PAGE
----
It may seem logical to conclude that apparel manufacturers would try to produce garments in very large batch sizes in an effort to spread their batch-related
costs over more units. However, the downsides of producing clothing in huge production runs is that it lengthens the manufacturers’ customer response
times and limits their customization capabilities.
Spencer Fung manages Li & Fung Ltd., a supply chain management company that operates in the global garment industry. He says “just look at the average
size of orders—it’s been going down for years. It went from hundreds of thousands to tens of thousands. And it will keep going down until it approaches a
unit of one.” This trend is arising because the internet enables customers to shop 24 hours a day while encouraging them to expect continuous access to
new styles of custom-tailored clothing. Numerous companies, such as Amazon.com, are exploring “click, buy, and make” order-to-delivery platforms that
would enable them to use technology-intensive manufacturing processes to produce garments in batch sizes of one.
Source: Khan, Natasha. “Tech Puts Fast Fashion on Steroids,” The Wall Street Journal, April 10, 2018, p. B7.
Economic order quantity (EOQ) is the ideal order quantity a company should purchase for its inventory given a set cost of production, a certain demand rate,
and other variables. This is done to minimize inventory holding costs and order-related costs.
The Following excerpt is taken from How to make EOQ Relevant Again (Links to an external site.) (2012).
EOQ will increase as the annual demand and the cost of ordering increase and it will decrease as the cost of carrying inventory and the
The concepts of Just-in-Time (JIT) and Lean have led many to question the continued relevance of Economic Order Quantity (EOQ), whose function is to
identify the optimum order with the lowest cost parameter.
In response, yes, it is still valid as a basic analytic tool, however, many supply chain industry executives perceive it as irrelevant. Many companies cannot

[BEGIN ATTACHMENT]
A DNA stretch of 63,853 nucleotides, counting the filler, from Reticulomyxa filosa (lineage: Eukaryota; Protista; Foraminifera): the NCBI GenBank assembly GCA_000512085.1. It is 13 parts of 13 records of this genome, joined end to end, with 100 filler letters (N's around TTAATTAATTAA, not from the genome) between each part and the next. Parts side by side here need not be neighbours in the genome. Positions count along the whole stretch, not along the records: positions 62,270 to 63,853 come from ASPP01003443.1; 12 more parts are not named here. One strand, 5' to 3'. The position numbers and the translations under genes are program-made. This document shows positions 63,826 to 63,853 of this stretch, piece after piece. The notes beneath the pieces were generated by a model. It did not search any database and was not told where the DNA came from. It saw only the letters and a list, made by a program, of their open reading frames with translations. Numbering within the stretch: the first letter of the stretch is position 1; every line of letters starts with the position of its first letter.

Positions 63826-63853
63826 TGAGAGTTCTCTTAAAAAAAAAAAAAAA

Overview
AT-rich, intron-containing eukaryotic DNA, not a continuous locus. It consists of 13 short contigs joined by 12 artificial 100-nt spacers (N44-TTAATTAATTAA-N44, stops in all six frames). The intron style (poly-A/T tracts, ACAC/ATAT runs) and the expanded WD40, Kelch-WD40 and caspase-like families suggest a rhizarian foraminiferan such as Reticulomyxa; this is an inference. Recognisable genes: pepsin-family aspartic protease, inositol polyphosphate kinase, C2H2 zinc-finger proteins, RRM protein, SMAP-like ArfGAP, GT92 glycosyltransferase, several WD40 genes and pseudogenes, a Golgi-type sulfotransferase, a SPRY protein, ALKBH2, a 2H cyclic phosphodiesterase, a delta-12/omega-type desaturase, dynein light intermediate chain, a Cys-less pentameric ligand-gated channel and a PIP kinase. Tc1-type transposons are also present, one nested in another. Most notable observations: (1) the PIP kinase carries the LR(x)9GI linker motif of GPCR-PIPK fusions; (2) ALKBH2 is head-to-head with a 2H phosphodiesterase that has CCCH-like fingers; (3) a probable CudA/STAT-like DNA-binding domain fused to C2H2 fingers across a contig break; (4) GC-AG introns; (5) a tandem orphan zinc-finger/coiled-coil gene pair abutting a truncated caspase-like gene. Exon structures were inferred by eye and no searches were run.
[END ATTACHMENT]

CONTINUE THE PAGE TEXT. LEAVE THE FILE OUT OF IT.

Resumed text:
apply it—even if they wanted to—because they do not know their acquisition costs to place an order or their yearly inventory carrying cost rate.
EOQ is used despite its highly restrictive assumptions that: demand is relatively constant and is known or predictable; the item is purchased in lots or
batches and not continuously; the order and preparation costs (acquisition or purchase cost per order) and the inventory carrying costs are constant and
known; and replacement of inventory occurs all at once. And knowing how to apply EOQ practically is just as important as being able to use the formula
Determine your metrics
EOQ involves determining the optimal quantity to purchase when orders are placed. For example, small orders result in low inventory levels and inventory
carrying costs, frequent orders and higher ordering costs; while large orders result in higher inventory levels and inventory carrying costs and infrequent
orders and lower ordering costs.
Alarmingly, many companies have never determined their cost of placing and processing a single purchase order (e.g., the time and extra cost to send in an
order for an item, receive it, handle the supplier’s invoice and pay for it). This cost of placing and processing a single paper-based purchase order (PO) is
often substantial—in the range of $35 to $200 per PO. The cost impact of placing and processing a single PO in many instances is further aggravated by the
higher receipt handling processing and inbound freight charges that may incur for smaller and more frequently delivered orders. Worse yet is that some
companies only use the holding cost as the extra cost of money invested in stock rather than an inventory carrying cost (ICC) rate. Normally, the holding cost
portion is the actual out-of-pocket expense for money borrowed from a bank or interest which varies with the prime borrowing rate. For others, the holding
cost may constitute the imputed “opportunity cost” on the use of equity capital earned by investing it in a high yielding security.
In your initial post, defend your position on batch size and tell whether Economic Order Quantity (EOQ) is relevant to your selected company/industry.
Identify how metrics are used in the company/industry to support use of batch size or EOQ. Enter your company’s story along with narrative and relevant
metrics in the initial post of the Discussion Forum.